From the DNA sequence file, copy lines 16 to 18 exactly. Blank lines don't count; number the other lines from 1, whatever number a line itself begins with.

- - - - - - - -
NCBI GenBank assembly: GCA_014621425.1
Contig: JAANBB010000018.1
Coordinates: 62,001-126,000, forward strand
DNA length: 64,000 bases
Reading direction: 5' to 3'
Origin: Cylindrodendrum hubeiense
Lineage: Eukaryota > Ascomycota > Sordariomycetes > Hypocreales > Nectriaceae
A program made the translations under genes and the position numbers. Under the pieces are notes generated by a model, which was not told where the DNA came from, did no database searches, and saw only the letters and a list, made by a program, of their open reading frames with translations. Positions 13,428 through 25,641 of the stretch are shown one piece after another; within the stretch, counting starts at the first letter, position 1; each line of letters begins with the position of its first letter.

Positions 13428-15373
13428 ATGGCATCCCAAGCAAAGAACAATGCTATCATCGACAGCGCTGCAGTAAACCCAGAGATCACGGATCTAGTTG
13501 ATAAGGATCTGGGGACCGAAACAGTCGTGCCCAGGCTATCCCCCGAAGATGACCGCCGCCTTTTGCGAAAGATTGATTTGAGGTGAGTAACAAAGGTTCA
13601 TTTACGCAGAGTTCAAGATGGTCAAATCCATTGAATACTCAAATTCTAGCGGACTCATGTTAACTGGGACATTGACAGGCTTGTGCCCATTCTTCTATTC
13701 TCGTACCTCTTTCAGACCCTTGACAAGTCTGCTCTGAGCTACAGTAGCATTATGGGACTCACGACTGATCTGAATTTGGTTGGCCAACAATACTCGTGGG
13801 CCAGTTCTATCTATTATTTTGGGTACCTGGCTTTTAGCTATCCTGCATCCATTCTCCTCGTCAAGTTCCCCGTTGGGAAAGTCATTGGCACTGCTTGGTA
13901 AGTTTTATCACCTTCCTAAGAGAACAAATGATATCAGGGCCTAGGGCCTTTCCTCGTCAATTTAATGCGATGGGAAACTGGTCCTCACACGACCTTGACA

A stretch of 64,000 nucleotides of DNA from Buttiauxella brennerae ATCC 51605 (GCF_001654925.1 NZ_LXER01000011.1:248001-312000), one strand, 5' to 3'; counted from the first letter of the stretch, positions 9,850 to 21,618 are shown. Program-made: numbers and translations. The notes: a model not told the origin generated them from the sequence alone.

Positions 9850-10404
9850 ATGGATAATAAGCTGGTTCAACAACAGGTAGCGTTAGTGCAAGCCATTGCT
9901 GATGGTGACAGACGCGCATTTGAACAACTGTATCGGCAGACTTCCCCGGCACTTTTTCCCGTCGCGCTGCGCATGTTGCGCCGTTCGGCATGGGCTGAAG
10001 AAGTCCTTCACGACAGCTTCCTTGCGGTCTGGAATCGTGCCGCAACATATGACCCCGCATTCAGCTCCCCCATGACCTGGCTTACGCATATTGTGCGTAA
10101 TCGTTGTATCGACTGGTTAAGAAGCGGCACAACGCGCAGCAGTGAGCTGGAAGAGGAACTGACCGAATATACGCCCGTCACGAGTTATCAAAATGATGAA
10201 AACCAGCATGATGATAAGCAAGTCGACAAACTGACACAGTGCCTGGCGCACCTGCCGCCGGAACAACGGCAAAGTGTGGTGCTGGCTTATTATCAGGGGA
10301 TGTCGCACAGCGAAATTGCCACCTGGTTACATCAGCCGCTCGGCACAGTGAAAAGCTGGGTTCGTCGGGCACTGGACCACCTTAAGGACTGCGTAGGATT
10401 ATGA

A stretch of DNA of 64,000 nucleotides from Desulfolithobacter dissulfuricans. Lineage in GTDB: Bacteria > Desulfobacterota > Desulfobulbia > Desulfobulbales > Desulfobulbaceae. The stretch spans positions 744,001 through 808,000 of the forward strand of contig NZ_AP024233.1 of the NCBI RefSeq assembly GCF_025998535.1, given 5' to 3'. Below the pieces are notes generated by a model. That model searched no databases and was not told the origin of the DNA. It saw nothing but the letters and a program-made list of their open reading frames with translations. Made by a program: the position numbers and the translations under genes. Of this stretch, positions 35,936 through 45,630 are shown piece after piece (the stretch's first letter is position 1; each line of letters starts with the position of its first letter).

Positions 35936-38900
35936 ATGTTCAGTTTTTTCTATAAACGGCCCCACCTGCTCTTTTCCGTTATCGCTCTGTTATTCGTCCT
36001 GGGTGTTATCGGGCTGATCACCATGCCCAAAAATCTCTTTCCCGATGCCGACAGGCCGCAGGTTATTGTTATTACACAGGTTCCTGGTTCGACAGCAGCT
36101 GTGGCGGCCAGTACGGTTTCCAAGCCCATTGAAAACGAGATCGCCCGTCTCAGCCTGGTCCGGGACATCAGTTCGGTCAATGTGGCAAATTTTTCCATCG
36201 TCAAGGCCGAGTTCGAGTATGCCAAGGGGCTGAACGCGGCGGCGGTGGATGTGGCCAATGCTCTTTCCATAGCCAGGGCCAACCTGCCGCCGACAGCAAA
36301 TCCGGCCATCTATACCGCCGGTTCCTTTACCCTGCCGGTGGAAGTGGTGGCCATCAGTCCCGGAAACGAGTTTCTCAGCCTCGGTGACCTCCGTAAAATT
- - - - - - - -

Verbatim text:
A stretch of 64,000 nucleotides of DNA from Buttiauxella brennerae ATCC 51605 (GCF_001654925.1 NZ_LXER01000011.1:248001-312000), one strand, 5' to 3'; counted from the first letter of the stretch, positions 9,850 to 21,618 are shown. Program-made: numbers and translations. The notes: a model not told the origin generated them from the sequence alone.

Positions 9850-10404
9850 ATGGATAATAAGCTGGTTCAACAACAGGTAGCGTTAGTGCAAGCCATTGCT